I was young, a competitive runner, but this rancher (who probably never ran a race) was much stronger than I was (and he had lived much longer). Opening and shutting gates that separated smaller pastures – this was a simple and a routine task to him. Why did this task require all the strength that I could possibly muster?

After the pick-up was driven through the now-open gate, I knew that I had the second-half of my task immediately ahead of me. I knew I had to give my ‘soul and body and mind’ to the difficult task of stretching that circular wire over the supporting post – with the use (aid) of the squeezing mechanism. It was so difficult for me to bring the end of the wire fence close enough to the supporting post, so that I could slide the circular wire over the top of the supporting post.

I was proud and I was satisfied with myself when, through my straining and grunting, I finally got the gate closed! I was excited that I could do something (as a future son-in-law) for my future father-in-law.

After I finished my sweat-producing task (opening and shutting the wire gate that divides the pastures from each other), I inwardly congratulated myself on a ‘job well done’! I was glad that I had demonstrated to my future father-in-law that I will be an involved and interested and companionable son-in-law! Even though I knew very little about the ‘lifestyle of ranching’, I nevertheless, will be a son-in-law that will be available (when I visit the ranch) to ‘carry on practical tasks’ for him! One of life’s abiding lessons: “Good intentions do not always produce good results!”

When I finished my grueling task of finally getting the wire gate closed (shut), I looked up, and I planned, of course, to take a few steps away from the closed gate, to get back inside of the pick-up (where my father-in-law was waiting for me).

I accomplished my task alright – I got the gate closed. But I ended up on the ‘Wrong Side Of The Fence’! Talk about embarrassment! With the great exertion of muscles, I finally got the gate closed, but, in my preoccupation with my formidable task, I was not aware that I was shutting the gate in a way that would leave me on the original side of the fence. I was still on the side of the original pasture, instead of being on the side of the pasture where we were ‘headed’ to feed some cattle! Of course, to get back to the pick-up, I had to climb over that rather high fence!

My father-in-law (to-be) did not humiliate me. He made no ‘ado’ regarding this incident. He loved to ‘have a little fun’, but he ‘played down my stupid mistake’! Of course, if he ever doubted that I might someday be a good ‘ranch hand’, I think ‘all doubts’ were (that morning) removed! Ha!

During the many years that I enjoyed being his son-in-law, I loved and I admired him and his dear wife (whom I highly admired as a wise and godly woman). It is hard for me to believe, but there was a time when he had me do some haying for him. How he could place so much confidence in me, I will never know!

There was at least one time he had me drive his large tractor, and this tractor pulled two large mowers. I know that when I turned the corners in the hay field (with a double blade attached to the mower), I left quite a lot of uncut hay on the corners. My dear father-in-law (the kind man that he was) saved my ‘dignity’, and he never criticized me for my ‘far-from-perfect’ job of mowing in his beautiful hay fields.

He knew that I was not a ‘country boy’; he knew that I had no experience of working on the ‘ranch’ (in Nebraska). He was a good-humored man, and (as a dedicated Christian) he knew how to ‘take things in stride’ (to see the ‘funny side’ of life). He never once made fun of me because of my lack of knowledge or of my lack of experience on the ranch.

He was most respectful of my ‘call’ to the ministry, and he supported me (and Venita) totally and enthusiastically regarding the ‘call’! In fact, if it had not been for the generous financial gifts that he (and his wife) gave to us, we would have had a hard time ‘making it financially’ in the pastoral work.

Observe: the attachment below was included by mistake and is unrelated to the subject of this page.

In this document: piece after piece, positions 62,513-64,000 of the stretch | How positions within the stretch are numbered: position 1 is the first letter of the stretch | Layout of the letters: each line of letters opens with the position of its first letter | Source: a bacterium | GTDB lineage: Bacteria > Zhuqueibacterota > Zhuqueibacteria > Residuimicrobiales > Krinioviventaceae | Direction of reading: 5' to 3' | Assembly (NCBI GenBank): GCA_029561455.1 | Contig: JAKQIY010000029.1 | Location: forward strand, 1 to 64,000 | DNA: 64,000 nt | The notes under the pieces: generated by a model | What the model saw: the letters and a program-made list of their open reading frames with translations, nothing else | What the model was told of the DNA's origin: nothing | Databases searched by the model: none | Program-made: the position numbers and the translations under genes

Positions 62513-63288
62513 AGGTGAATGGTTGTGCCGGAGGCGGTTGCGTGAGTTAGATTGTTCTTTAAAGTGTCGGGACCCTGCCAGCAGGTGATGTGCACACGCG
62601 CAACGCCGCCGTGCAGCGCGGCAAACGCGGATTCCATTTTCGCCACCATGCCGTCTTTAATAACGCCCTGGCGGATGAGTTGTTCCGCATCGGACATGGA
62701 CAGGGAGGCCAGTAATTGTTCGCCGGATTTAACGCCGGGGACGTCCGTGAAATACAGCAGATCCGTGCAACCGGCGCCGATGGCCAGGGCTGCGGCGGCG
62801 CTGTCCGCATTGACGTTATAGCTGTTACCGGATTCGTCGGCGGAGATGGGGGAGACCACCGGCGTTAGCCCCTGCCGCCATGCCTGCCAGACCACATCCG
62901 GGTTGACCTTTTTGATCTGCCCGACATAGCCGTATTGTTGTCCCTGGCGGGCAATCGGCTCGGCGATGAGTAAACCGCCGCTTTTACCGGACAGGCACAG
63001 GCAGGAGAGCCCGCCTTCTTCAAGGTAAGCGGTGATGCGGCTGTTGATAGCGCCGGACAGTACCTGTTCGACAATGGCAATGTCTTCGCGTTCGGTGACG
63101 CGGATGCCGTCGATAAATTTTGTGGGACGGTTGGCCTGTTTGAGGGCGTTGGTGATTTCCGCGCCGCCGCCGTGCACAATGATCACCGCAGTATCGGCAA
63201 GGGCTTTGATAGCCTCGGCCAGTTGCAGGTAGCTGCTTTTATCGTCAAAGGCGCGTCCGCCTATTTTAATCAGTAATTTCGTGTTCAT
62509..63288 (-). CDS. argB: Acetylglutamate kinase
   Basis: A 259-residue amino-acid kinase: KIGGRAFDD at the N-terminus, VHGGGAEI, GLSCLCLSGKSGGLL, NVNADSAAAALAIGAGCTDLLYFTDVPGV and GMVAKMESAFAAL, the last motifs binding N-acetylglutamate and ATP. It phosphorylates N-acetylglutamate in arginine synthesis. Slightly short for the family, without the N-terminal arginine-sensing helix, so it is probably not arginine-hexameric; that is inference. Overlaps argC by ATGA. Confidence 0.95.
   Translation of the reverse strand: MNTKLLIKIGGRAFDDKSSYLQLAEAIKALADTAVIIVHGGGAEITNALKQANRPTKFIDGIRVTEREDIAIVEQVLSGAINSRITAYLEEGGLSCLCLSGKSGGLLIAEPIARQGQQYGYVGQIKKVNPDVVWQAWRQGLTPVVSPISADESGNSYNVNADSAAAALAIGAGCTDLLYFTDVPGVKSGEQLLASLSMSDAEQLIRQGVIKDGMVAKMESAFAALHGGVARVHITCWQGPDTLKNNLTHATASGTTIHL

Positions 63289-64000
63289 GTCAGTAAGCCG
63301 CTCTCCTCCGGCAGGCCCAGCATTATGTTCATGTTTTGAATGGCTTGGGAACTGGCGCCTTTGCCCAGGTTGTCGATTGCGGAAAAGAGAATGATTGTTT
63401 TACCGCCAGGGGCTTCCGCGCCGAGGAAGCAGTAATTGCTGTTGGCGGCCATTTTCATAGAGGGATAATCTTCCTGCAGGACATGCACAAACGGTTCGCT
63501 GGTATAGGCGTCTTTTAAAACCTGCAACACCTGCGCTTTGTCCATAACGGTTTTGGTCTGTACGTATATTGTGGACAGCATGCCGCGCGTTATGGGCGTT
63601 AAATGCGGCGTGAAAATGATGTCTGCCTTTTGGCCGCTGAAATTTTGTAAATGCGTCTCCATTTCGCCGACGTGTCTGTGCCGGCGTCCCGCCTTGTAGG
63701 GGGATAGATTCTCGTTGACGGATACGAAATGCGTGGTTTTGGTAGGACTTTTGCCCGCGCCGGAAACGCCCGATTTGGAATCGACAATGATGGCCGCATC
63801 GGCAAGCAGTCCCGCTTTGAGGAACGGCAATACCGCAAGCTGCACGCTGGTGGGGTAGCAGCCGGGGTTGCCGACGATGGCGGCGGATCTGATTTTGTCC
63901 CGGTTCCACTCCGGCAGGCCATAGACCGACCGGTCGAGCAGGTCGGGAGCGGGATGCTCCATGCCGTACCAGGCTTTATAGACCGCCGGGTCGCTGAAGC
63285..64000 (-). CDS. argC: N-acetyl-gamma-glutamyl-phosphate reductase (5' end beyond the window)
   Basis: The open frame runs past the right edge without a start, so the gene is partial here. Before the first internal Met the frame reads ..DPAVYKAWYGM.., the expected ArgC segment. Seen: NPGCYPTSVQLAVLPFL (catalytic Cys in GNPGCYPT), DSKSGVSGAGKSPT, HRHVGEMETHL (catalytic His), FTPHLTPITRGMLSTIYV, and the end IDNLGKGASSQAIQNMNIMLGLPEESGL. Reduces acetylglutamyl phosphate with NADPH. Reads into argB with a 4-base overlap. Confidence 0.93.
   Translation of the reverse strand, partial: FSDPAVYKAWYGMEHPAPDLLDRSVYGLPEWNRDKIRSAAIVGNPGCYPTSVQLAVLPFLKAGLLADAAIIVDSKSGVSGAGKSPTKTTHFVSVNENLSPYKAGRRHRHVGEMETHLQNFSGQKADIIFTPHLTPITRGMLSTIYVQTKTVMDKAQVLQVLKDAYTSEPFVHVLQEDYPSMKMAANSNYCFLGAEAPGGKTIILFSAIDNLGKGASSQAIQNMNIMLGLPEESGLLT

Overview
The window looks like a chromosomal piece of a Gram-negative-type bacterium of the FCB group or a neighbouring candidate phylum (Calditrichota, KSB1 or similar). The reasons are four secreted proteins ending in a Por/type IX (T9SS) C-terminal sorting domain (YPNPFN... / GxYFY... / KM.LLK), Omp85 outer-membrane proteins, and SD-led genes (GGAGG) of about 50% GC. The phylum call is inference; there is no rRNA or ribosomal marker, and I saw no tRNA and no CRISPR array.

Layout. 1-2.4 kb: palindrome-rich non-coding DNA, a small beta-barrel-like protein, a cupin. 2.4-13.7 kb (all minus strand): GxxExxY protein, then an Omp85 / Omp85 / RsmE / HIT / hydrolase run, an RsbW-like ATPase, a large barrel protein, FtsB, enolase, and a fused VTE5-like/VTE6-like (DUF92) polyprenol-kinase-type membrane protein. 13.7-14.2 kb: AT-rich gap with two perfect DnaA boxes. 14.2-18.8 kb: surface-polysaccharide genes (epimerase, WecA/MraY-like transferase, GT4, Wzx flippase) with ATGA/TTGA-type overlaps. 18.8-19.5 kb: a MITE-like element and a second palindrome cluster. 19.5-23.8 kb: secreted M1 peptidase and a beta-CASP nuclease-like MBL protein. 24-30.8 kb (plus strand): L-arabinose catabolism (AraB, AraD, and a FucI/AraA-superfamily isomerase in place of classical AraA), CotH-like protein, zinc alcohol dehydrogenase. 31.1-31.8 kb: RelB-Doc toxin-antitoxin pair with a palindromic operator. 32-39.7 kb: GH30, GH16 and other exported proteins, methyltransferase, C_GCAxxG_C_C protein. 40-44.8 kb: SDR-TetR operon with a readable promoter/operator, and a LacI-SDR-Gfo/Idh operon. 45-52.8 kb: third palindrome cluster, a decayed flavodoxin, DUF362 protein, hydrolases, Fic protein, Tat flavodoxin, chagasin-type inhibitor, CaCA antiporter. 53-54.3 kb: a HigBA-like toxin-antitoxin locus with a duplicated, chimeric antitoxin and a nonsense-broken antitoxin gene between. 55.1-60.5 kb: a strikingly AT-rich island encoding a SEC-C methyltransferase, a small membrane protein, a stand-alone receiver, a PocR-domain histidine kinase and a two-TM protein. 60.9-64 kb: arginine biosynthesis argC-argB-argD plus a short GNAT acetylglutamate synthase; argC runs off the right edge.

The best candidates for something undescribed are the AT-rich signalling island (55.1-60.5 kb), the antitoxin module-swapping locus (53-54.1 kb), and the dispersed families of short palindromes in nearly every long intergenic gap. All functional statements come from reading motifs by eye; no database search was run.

He and his wife regularly gave us financial gifts (usually at the end of the year), and when Venita and I visited the ranch twice a year, we went back to our home with a box full of meat (choice cuts of beef)!

Once during our trip to the ranch, Venita’s dad took us to the largest (nearby) city, and (surprise of surprises) Venita’s dad presented to us a brand new car! Venita’s dad believed that we needed a better (more reliable and more presentable) car. I think this was the only new car that we ever owned! Of course, we drove that car for many years!

Venita’s folks (though they were ranchers) were definitely not wealthy, but they were generous to Venita and to me. They knew that, materially-speaking, we were living on a meager pastor’s salary, and, therefore, we needed a regular supplement to our salary!

Venita (with the example of frugality from her beloved parents) knew how to ‘stretch the dollars’ in our marriage! Part of Venita’s act of frugality was demonstrated by her canning of vegetables and through her freezing of fruit and meats. I think that in one year alone Venita put up about 400 quarts of garden stuff.

It takes a lot of skill to manipulate (drive) a large tractor, in a hay field. Venita’s dad used to ‘brag’ on Venita, because she (an experienced ranch girl) could be so ‘neat’ in the way she mowed the hay fields. She virtually left no hay on the corners! Venita’s dad was always respectful of me, but (rightly so) I never once heard my father-in-law tell me what a ‘great job’ I did while I was mowing the hay in his hay fields! Ha!

In spite of my humiliating experience (the late fiasco), at a time before I became a part of a rancher’s family, the man who was my beloved father-in-law for several decades, never belittled me, never focused on my faults, never rejected me. In fact, he and his wife (and Venita’s siblings) could not have been kinder to me and more thoughtful to me. Of course, there were times (in Venita’s family) when laughter resounded – wholesome and life-giving laughter! Laughter sometimes regarding innocent mistakes that were made, during the work-a-day life on the ranch!

I must admit that I never became adept (skilled) at opening and on shutting wire gates on the Glenn White Ranch, near Amelia, Nebraska! I will let my strong-armed father-in-law attend to that important job! I don’t need to embarrass myself again, with my futile attempts to ‘impress’ my father-in-law!


“Biblical Foundation For The Sanctity Of Human Life!”

Table of contents: Let my laughter resound!